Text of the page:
What the Strindberg are we celebrating?

2012. The year of Dickens. Or perhaps Strindberg. Possibly the year of many different people, famous or otherwise.

But what do we celebrate? Death? Birth? Or anything, as long as we can celebrate?

I always used to think it was one or the other, but could never decide which made the most sense. Birth is a more positive thing to remember, but when you’re born you have yet to become a great playwright or a president. At least the sad occasion of someone’s death happens when they’ve become that something for which we admire them.

This year we are remembering Charles Dickens’s birth date, 200 years ago. But we are also making a fuss over the fact that it’s 100 years since Strindberg died. Less fuss than over Dickens, at least in Britain, but even so.

I got so tired of the Dickens expectations before 2012 had even begun that I decided to ignore him. (Obviously not 100%, or I wouldn’t be writing this.) When I need to ‘do’ Dickens, it will be because I’m in a Dickensy mood, and not over some new peculiar Dickens related modern book.

The most interesting recent Dickens fact for me, was the connection between him and Sally Gardner, which I discovered when I interviewed her. And that’s good enough for me. I’ve read a few of his books. I may well read some more. But not now.

And Strindberg. Well. He was a miserable old thing, wasn’t he? Not even the television dramatisation of Hemsöborna did much for me. I enjoyed the early appearance by Sven Wollter, who went on to earn the epithet Most Beautiful Man in Sweden. But this was in the 1960s and the whole country watched. We had nothing better to do.

When I saw Miss Julie the first time I felt so depressed I could have joined them in doing away with myself. I’m sure it’s all very brilliant, but how depressing!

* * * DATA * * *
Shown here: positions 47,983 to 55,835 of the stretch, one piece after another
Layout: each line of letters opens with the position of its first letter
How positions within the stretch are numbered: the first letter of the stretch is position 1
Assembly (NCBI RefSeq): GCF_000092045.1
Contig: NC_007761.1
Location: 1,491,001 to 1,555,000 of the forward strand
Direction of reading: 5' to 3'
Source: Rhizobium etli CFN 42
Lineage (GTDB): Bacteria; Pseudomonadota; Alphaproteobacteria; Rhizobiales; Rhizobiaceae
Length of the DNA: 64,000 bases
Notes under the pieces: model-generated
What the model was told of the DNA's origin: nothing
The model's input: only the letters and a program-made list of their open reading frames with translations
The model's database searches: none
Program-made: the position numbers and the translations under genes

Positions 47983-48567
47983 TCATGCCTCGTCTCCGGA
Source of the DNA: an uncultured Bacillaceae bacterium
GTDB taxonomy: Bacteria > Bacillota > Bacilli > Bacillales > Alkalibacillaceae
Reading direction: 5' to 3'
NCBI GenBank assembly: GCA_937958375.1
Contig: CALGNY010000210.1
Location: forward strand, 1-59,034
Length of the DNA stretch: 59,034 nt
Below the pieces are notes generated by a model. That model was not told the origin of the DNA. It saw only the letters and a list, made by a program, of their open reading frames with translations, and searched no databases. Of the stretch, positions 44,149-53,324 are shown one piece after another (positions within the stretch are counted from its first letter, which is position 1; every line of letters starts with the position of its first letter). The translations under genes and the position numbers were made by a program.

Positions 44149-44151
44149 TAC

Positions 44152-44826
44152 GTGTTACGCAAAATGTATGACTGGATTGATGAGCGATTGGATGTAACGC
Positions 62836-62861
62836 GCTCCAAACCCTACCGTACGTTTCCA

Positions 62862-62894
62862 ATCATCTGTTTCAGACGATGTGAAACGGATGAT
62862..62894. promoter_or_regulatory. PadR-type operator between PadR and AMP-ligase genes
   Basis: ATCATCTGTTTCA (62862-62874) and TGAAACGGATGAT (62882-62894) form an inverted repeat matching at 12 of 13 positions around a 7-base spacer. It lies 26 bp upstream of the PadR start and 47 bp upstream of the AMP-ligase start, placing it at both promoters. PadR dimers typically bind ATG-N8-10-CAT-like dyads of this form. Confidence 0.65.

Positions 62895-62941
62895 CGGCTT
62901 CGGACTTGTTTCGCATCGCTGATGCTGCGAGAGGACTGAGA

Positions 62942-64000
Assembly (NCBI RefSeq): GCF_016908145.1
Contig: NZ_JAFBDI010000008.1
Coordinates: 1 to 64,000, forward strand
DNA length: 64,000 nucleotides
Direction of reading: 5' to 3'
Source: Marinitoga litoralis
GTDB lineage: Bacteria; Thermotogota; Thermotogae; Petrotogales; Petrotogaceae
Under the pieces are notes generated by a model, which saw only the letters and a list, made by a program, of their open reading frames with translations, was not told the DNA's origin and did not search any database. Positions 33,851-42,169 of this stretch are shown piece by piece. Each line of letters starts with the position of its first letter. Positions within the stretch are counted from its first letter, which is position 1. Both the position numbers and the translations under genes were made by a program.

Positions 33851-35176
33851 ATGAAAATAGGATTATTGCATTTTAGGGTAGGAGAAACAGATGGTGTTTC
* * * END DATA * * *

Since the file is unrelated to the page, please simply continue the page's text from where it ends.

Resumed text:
While in the middle of his translation course, Son has ended up translating another depressing Strindberg drama. Good for him. And rather him than me.

So, what else could we celebrate? I was a struck by the poor Queen having to celebrate her accession to the throne. Yes, it’s nice. Possibly. But not only was it because of the death of her father, but it meant the end to any normal family life she might have had.

Another slice of cake?

The translating Son also ended up with a piece on Raoul Wallenberg the other day. It’s 100 years since he was born. For Raoul Wallenberg we can’t ever do the death date thing, because we are not sure when ‘they finished him off.’ But at least the man’s been made an honorary citizen of the US, and has roads named after him.

However you celebrate, I personally want to draw the line at doing it prematurely. I think it’s next year that the University of St Andrews will be 600. They already have a shop selling stuff. Also read recently about some Scottish battle (I think), which we are talking about two years in advance.

I can only think that we are jinxing ourselves.

6 responses to “What the Strindberg are we celebrating?

  1. I loathe trumped up aniversaries. I do rather like Strindberg, though. Or at least my angsty early twenties self did. I can’t honestly say I’ve read him since then.

  2. Luckily you grew older and wiser.

  3. I love Dickens, but I seem to be unenthusiastic about marking the day or year myself.

    It’s funny, because I feel exactly the opposite about Joyce, or at least about Bloomsday. But then Bloomsday is celebrating a day in the life of a book, which is rather different.

    I haven’t read any Strindberg. I haven’t been persuaded yet I ever will.

  4. I’ll save you the bother. Don’t. There’s fun stuff you could do instead. Cleaning your house. Going to the dentist.

  5. It’s like you can see into my world.

  6. I’m a witch. It’s what we do.

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